Talking to Abdel Rahman Bouzkri, a researcher specializing in jihadist and radical sociology in the Arab world, Eat News reveals the extreme aggression of ISIS terrorists and the recruitment of children.
The violence is not limited to ISIS schools but branches out to public schools in some Islamic countries, brainwashing students’ minds. They will use particular political agendas, such as Libya, Syria and Europe, and Africa. And inculcating such ideas is free speech? Or is it an illegal promotion of violence?
In recent years, the Turkish government’s approach has become wildly radical. Their education presents jihad as a core value of martyrdom in battle and is celebrated, even giving children concepts such as “Turkey becoming the world’s hegemon. The curriculum takes an anti-American stance and expresses sympathy for ISIS and Al Qaeda; Christians and Jews are portrayed as infidels. The question then becomes, what will happen in a few decades when all children are being raised to be hateful and violent, and what is the role of global policymakers in defeating hate speech in the 21st century?
School curricula in many countries, not just Turkey, show sympathy for ISIS and al-Qaeda motives. In the context of the COVID-19 pandemic and distance learning, terrorists have gained access to those in Generation Z who may be most vulnerable to extremist narratives.
In February 2021, renowned Turkish filmmaker Alan Duncan presented a documentary on the Haur refugee camp in northeastern Syria. The camp is unofficially known as the “Heart of Islam” because it is home to about 80 percent of the armed men who have not renounced their sworn allegiance to the Islamic State. In this film, there is a scene in which an eight-year-old boy raises his right index finger. When the director asks him what the gesture means, the boy replies. It means that ISIS continues to exist.” There is also a scene in the film in which a woman declares that she wants her child to have a single destiny – to become a mujahid and “fight for the way of Allah.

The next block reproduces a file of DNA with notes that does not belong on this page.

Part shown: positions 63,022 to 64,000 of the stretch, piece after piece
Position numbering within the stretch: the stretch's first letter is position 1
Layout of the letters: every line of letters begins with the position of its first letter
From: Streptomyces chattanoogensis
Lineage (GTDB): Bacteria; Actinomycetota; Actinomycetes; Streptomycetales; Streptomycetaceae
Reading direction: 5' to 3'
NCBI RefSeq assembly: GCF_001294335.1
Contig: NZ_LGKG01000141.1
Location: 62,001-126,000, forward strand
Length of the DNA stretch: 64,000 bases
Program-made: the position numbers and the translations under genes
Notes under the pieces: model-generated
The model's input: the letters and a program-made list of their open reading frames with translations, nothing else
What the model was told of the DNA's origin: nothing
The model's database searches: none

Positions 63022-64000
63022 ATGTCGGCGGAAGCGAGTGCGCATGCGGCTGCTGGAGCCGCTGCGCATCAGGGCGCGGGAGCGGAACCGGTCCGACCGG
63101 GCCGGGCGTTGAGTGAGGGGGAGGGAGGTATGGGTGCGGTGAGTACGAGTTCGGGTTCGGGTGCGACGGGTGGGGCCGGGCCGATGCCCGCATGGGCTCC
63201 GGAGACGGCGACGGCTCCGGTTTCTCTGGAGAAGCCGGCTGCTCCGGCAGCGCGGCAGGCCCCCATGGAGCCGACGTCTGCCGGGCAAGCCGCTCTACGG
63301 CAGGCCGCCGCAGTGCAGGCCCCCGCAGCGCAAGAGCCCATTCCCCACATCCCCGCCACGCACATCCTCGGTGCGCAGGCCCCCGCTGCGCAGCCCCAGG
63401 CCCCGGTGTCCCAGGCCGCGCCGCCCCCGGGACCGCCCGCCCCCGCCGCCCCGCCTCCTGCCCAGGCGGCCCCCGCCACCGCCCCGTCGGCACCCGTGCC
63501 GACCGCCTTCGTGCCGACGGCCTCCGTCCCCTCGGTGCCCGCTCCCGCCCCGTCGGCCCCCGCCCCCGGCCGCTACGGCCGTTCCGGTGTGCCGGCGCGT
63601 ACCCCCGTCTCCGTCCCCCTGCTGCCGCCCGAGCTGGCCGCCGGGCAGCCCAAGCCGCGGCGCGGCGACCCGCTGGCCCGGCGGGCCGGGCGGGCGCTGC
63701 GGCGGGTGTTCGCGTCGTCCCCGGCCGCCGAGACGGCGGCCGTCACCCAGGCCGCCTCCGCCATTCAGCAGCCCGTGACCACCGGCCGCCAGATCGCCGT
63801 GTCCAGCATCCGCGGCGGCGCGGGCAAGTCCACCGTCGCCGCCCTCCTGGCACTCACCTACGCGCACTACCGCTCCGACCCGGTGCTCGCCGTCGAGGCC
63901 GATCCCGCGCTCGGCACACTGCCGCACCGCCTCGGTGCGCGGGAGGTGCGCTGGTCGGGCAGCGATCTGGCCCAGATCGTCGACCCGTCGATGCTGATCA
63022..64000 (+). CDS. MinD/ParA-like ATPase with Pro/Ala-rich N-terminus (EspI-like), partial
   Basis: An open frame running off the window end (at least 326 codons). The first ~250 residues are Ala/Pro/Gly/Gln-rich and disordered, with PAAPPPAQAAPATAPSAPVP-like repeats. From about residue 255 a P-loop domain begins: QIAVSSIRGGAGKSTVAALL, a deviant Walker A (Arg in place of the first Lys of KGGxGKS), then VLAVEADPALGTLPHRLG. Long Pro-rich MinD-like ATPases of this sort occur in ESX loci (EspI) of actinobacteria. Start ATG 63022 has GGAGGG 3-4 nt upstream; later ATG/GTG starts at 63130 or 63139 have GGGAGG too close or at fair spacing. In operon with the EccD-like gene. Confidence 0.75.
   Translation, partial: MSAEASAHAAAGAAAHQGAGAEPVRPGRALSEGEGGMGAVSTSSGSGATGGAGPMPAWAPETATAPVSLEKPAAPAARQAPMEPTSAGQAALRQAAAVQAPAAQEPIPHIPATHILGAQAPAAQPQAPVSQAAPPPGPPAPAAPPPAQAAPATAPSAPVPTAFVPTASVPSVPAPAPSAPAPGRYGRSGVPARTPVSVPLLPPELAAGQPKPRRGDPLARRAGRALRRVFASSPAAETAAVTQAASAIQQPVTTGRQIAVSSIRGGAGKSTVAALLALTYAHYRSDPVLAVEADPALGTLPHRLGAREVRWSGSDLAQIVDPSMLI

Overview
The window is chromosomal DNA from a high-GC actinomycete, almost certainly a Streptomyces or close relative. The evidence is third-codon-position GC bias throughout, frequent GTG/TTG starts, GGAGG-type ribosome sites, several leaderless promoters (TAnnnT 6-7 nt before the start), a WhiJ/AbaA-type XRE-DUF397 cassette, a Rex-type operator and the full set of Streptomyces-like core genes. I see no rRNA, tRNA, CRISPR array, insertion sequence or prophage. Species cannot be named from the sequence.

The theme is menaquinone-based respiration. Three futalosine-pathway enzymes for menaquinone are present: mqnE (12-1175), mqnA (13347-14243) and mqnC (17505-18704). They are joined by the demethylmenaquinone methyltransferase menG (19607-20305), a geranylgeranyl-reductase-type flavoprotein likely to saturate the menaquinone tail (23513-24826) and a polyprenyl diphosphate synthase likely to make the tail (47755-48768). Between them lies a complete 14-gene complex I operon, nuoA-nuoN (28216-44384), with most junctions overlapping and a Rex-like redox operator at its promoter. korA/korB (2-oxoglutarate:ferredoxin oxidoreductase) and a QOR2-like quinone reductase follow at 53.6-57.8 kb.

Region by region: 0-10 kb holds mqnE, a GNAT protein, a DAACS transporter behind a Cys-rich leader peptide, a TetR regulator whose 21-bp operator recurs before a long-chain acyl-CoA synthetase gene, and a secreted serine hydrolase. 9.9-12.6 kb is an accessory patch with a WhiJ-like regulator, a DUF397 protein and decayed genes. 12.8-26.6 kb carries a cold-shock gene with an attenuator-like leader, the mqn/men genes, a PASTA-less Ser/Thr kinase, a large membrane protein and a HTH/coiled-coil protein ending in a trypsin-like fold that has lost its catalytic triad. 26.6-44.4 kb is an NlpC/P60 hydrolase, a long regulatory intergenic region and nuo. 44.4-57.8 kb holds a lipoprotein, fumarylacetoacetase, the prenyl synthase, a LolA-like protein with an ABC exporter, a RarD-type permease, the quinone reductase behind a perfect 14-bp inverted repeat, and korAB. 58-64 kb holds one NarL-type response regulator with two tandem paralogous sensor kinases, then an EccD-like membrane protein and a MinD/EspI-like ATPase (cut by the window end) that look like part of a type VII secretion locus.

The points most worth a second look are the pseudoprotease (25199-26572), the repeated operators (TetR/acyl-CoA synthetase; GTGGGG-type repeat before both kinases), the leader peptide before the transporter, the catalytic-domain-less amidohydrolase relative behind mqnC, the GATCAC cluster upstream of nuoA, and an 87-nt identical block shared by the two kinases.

What is particularly noteworthy in this story is that Alan Duncan’s film above found a positive echo in the Turkish milieu and even became required in Turkish schools as an example of how true Turks should behave.
Abdel Rahman Bouzkri, an expert on jihadism and the sociology of radicalization in the Arab world, notes that this line of radicalization in Turkey represents the beginning of a new caliphate, saying that the Turkish leadership portrays IslamIslam as a political phenomenon that uses science and technology to achieve its radical goals. It teaches an ethnic-nationalist spirituality that combines neo-Ottomanism and pan-Turkism. Concepts such as “Turkic domination of the world” and the Ottoman “ideal of world order” are emphasized.
Even in the West, Muslim children were receiving “virtual” indoctrination during their isolation from the COVID-19 pandemic. British Foreign Secretary Dominic Raab highlighted the increase in this “violent indoctrination” as coming at a “critical time,” with a 7 percent increase in the amount of terrorist propaganda appearing last year. This is because terrorists have digital access to those who may be most vulnerable to extremist rhetoric.
For this reason, we can’t just focus on radical IslamIslam and violence; we also need to ensure that there are many reasons behind the extremist activity. National and international laws should specifically criminalize those who intend to teach racial and sectarian indoctrination classes to children.
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